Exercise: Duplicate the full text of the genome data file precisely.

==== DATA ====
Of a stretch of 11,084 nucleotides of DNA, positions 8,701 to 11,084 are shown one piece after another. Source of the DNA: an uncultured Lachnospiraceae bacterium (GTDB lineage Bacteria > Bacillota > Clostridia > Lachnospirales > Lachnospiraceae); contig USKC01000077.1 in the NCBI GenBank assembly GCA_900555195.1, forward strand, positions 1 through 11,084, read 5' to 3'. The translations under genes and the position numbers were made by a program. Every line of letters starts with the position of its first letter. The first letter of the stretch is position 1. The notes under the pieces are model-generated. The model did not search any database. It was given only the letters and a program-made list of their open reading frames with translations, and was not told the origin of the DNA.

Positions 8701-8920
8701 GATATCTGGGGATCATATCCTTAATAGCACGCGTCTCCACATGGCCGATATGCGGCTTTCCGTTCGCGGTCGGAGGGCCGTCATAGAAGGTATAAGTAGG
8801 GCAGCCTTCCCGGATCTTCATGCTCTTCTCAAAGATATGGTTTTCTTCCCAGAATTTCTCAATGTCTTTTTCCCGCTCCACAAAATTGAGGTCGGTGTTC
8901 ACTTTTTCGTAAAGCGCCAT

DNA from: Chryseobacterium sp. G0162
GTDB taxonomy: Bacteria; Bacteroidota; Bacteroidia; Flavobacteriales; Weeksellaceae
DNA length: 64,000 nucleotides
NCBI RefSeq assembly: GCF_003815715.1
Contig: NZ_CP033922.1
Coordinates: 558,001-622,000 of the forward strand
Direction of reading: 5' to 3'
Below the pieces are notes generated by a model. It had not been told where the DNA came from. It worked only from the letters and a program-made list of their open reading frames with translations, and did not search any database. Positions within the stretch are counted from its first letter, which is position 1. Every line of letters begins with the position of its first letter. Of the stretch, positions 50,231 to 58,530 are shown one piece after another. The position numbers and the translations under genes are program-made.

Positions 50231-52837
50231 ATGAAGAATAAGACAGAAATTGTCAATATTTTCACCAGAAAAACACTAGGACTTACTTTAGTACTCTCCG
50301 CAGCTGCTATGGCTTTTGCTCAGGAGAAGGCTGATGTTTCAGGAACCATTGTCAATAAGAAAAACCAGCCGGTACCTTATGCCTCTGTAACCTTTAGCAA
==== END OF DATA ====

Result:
Of a stretch of 11,084 nucleotides of DNA, positions 8,701 to 11,084 are shown one piece after another. Source of the DNA: an uncultured Lachnospiraceae bacterium (GTDB lineage Bacteria > Bacillota > Clostridia > Lachnospirales > Lachnospiraceae); contig USKC01000077.1 in the NCBI GenBank assembly GCA_900555195.1, forward strand, positions 1 through 11,084, read 5' to 3'. The translations under genes and the position numbers were made by a program. Every line of letters starts with the position of its first letter. The first letter of the stretch is position 1. The notes under the pieces are model-generated. The model did not search any database. It was given only the letters and a program-made list of their open reading frames with translations, and was not told the origin of the DNA.

Positions 8701-8920
8701 GATATCTGGGGATCATATCCTTAATAGCACGCGTCTCCACATGGCCGATATGCGGCTTTCCGTTCGCGGTCGGAGGGCCGTCATAGAAGGTATAAGTAGG
8801 GCAGCCTTCCCGGATCTTCATGCTCTTCTCAAAGATATGGTTTTCTTCCCAGAATTTCTCAATGTCTTTTTCCCGCTCCACAAAATTGAGGTCGGTGTTC
8901 ACTTTTTCGTAAAGCGCCAT

DNA from: Chryseobacterium sp. G0162
GTDB taxonomy: Bacteria; Bacteroidota; Bacteroidia; Flavobacteriales; Weeksellaceae
DNA length: 64,000 nucleotides
NCBI RefSeq assembly: GCF_003815715.1
Contig: NZ_CP033922.1
Coordinates: 558,001-622,000 of the forward strand
Direction of reading: 5' to 3'
Below the pieces are notes generated by a model. It had not been told where the DNA came from. It worked only from the letters and a program-made list of their open reading frames with translations, and did not search any database. Positions within the stretch are counted from its first letter, which is position 1. Every line of letters begins with the position of its first letter. Of the stretch, positions 50,231 to 58,530 are shown one piece after another. The position numbers and the translations under genes are program-made.

Positions 50231-52837
50231 ATGAAGAATAAGACAGAAATTGTCAATATTTTCACCAGAAAAACACTAGGACTTACTTTAGTACTCTCCG
50301 CAGCTGCTATGGCTTTTGCTCAGGAGAAGGCTGATGTTTCAGGAACCATTGTCAATAAGAAAAACCAGCCGGTACCTTATGCCTCTGTAACCTTTAGCAA